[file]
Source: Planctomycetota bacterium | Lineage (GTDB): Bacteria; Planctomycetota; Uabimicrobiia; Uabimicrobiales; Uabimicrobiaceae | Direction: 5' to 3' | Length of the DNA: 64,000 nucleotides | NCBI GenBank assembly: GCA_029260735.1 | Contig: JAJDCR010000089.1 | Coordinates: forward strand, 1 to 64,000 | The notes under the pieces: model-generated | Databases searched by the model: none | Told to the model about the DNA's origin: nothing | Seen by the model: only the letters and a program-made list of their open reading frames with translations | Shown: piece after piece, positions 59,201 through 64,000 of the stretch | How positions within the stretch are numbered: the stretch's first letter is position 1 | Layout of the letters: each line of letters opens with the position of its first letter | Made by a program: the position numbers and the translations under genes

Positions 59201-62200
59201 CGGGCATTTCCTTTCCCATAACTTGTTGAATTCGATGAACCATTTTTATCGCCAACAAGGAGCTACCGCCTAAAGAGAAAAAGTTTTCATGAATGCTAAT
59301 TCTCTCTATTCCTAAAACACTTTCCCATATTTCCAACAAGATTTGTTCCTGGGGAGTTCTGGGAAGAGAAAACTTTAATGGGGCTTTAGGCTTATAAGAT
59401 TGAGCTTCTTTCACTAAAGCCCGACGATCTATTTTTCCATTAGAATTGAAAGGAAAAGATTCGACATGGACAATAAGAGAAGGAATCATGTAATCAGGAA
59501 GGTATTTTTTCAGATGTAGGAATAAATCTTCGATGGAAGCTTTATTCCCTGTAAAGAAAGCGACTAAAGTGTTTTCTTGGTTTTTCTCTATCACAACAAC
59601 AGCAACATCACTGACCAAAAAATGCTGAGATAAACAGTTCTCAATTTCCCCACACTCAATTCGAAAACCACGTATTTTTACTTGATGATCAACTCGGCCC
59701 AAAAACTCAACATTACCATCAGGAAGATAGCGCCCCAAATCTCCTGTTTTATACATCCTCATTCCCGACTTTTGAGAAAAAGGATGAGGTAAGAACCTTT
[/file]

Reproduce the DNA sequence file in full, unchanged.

Source: Planctomycetota bacterium | Lineage (GTDB): Bacteria; Planctomycetota; Uabimicrobiia; Uabimicrobiales; Uabimicrobiaceae | Direction: 5' to 3' | Length of the DNA: 64,000 nucleotides | NCBI GenBank assembly: GCA_029260735.1 | Contig: JAJDCR010000089.1 | Coordinates: forward strand, 1 to 64,000 | The notes under the pieces: model-generated | Databases searched by the model: none | Told to the model about the DNA's origin: nothing | Seen by the model: only the letters and a program-made list of their open reading frames with translations | Shown: piece after piece, positions 59,201 through 64,000 of the stretch | How positions within the stretch are numbered: the stretch's first letter is position 1 | Layout of the letters: each line of letters opens with the position of its first letter | Made by a program: the position numbers and the translations under genes

Positions 59201-62200
59201 CGGGCATTTCCTTTCCCATAACTTGTTGAATTCGATGAACCATTTTTATCGCCAACAAGGAGCTACCGCCTAAAGAGAAAAAGTTTTCATGAATGCTAAT
59301 TCTCTCTATTCCTAAAACACTTTCCCATATTTCCAACAAGATTTGTTCCTGGGGAGTTCTGGGAAGAGAAAACTTTAATGGGGCTTTAGGCTTATAAGAT
59401 TGAGCTTCTTTCACTAAAGCCCGACGATCTATTTTTCCATTAGAATTGAAAGGAAAAGATTCGACATGGACAATAAGAGAAGGAATCATGTAATCAGGAA
59501 GGTATTTTTTCAGATGTAGGAATAAATCTTCGATGGAAGCTTTATTCCCTGTAAAGAAAGCGACTAAAGTGTTTTCTTGGTTTTTCTCTATCACAACAAC
59601 AGCAACATCACTGACCAAAAAATGCTGAGATAAACAGTTCTCAATTTCCCCACACTCAATTCGAAAACCACGTATTTTTACTTGATGATCAACTCGGCCC
59701 AAAAACTCAACATTACCATCAGGAAGATAGCGCCCCAAATCTCCTGTTTTATACATCCTCATTCCCGACTTTTGAGAAAAAGGATGAGGTAAGAACCTTT